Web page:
The Côte de Beaune is still relatively under-rated compared to the Côte de Nuits, says Mentzendorff managing director Andrew Hawes, who argues that it is still possible to find great and specific terroir, coupled to availability, at prices that have not yet experienced the dramatic escalations experienced in the Côte de Nuits. Key signature wines continue to be in short supply, however, which forces buyers to explore the region looking for an alternative which, in turn, leads to lesser known appellations deservedly receiving more attention.
“Again the beauty of the complexity of Burgundy is that there are so many price points that work on so many levels,” says Hawes.
How was the last 12 months for your Burgundy’s performance compared to the previous year?
The 2017 en primeurs campaign exactly one year ago again saw increased interest in the domaine wines of Chanson from the traditional merchants and the rest of the year has been marked by a steady succession of very nice new listings in the premium on-trade.
What has been behind those changes?
The Mentzendorff team continues its work of bringing the wines of Chanson to the attention of trade buyers and the increasing plaudits of the critics helps too, it’s now been 20 years since the Bollinger Family purchased the house and began an investment programme focused on achieving the highest quality in all areas of production, something that is now broadly recognised I believe, but opinions don’t change quickly in the wine trade, particularly in Burgundy.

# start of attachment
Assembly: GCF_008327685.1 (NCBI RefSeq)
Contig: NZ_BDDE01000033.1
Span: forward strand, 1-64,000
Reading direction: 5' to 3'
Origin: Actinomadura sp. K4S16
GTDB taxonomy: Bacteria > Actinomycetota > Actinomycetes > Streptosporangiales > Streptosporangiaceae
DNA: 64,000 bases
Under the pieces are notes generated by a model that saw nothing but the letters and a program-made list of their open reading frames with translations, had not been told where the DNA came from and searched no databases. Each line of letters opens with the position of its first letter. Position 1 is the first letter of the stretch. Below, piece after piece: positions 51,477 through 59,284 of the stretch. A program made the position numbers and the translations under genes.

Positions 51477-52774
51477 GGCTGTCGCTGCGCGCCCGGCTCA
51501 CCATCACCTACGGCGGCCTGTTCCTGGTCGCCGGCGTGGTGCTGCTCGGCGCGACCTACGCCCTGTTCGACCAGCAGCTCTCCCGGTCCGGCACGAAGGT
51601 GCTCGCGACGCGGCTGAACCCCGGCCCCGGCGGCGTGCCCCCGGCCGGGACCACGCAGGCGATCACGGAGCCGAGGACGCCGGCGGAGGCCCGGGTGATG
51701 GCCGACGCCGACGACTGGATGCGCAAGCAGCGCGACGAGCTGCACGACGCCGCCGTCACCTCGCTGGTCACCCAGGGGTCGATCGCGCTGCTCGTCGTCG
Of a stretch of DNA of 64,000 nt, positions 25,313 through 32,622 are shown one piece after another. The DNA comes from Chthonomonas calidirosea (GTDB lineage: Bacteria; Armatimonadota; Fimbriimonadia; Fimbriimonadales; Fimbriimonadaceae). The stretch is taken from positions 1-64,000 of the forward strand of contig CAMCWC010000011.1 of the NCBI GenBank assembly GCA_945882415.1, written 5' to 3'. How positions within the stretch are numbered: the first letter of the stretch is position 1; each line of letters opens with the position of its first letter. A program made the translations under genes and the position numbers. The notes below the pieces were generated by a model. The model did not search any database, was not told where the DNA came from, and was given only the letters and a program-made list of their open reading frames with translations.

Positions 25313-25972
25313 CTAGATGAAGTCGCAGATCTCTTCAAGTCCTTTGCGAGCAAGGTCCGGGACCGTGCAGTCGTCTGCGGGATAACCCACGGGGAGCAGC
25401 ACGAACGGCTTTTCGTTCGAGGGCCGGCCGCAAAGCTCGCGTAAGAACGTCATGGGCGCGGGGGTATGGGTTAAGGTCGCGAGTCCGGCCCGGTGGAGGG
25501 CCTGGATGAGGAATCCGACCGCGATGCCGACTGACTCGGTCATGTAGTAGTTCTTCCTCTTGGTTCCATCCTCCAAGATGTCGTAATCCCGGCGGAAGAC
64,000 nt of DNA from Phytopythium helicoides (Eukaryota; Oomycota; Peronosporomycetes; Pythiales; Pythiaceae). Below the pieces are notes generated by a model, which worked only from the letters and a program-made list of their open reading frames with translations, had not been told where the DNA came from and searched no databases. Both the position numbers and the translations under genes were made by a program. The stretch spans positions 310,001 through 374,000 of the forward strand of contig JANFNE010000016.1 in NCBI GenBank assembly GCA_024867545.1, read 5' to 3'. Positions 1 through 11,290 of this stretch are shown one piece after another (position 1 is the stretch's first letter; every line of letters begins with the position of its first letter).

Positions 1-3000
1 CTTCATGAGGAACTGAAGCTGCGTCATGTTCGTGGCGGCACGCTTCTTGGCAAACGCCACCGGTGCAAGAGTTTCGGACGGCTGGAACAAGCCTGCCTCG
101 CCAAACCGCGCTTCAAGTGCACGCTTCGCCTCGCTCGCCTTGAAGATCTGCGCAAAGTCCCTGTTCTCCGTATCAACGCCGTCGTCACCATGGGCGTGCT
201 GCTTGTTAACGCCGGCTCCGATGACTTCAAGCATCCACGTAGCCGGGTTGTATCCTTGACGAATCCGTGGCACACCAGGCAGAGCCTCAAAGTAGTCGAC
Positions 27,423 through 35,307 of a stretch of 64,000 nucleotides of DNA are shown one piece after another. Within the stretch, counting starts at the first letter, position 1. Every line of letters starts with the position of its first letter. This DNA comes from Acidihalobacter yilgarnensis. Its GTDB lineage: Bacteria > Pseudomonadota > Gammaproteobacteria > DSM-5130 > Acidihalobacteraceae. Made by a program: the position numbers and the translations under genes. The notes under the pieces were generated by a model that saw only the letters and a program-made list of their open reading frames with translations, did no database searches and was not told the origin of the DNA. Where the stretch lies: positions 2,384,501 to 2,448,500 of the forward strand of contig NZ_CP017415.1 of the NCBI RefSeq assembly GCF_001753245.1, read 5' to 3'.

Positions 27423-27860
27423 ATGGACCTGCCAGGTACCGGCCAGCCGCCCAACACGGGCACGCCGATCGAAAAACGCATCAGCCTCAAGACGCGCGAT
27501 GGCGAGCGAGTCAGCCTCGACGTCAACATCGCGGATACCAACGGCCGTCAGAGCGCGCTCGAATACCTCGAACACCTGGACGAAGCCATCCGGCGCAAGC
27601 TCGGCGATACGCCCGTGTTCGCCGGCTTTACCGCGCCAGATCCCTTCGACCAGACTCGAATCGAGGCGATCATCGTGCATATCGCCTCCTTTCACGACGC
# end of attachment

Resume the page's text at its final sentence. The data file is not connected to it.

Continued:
How have you managed the shorter availability in recent years and what is the situation now for you?
Some of the key signature wines from Chanson’s 45ha domaine in the Côte de Beaune (Pernand Vergellesses Le Caradeux, Clos de Mouches) have been in short supply and indeed continue to be; however, it is part of the beauty of Burgundy that there is generally an alternative and the necessity to explore the region has led to lesser known appellations deservedly receiving more attention.
What is particularly selling well for you from Burgundy?
If I had to highlight one wine it would be Chanson’s Bourgogne Pinot Noir which has secured listings in many top wine lists and developed a following for its definitive & precise approach to this key varietal.
What focus do you put on the different appellations?
Chanson is a Beaune-based Côte de Beaune specialist with 45ha in this still under-rated (vs its northern neighbour) part of Burgundy; we have a broad palette of domaine wines from across the Côte de Beaune whilst also offering a commercial selection from across the region that is particularly strong in the Mâconnais.
Which of the appellations would you say are the most interesting in terms of quality, value and of availability?
I would again point to the Côte de Beaune, where one can still find great and specific terroir, coupled to availability at prices that have not experienced the dramatic escalations experienced further in the Côte de Nuits.
What do you have planned for Burgundy Week?
Continuing our work of bringing the wines of Chanson to the attention of more in the UK trade.
Which are the best price points from Bourgogne that work best for your customers?
Again the beauty of the complexity of Burgundy is that there are so many price points that work on so many levels.
Any particular tips to your customers on how to make the most of their Burgundy range?
Consider whether the wines offered truly represent the terroir of their appellation.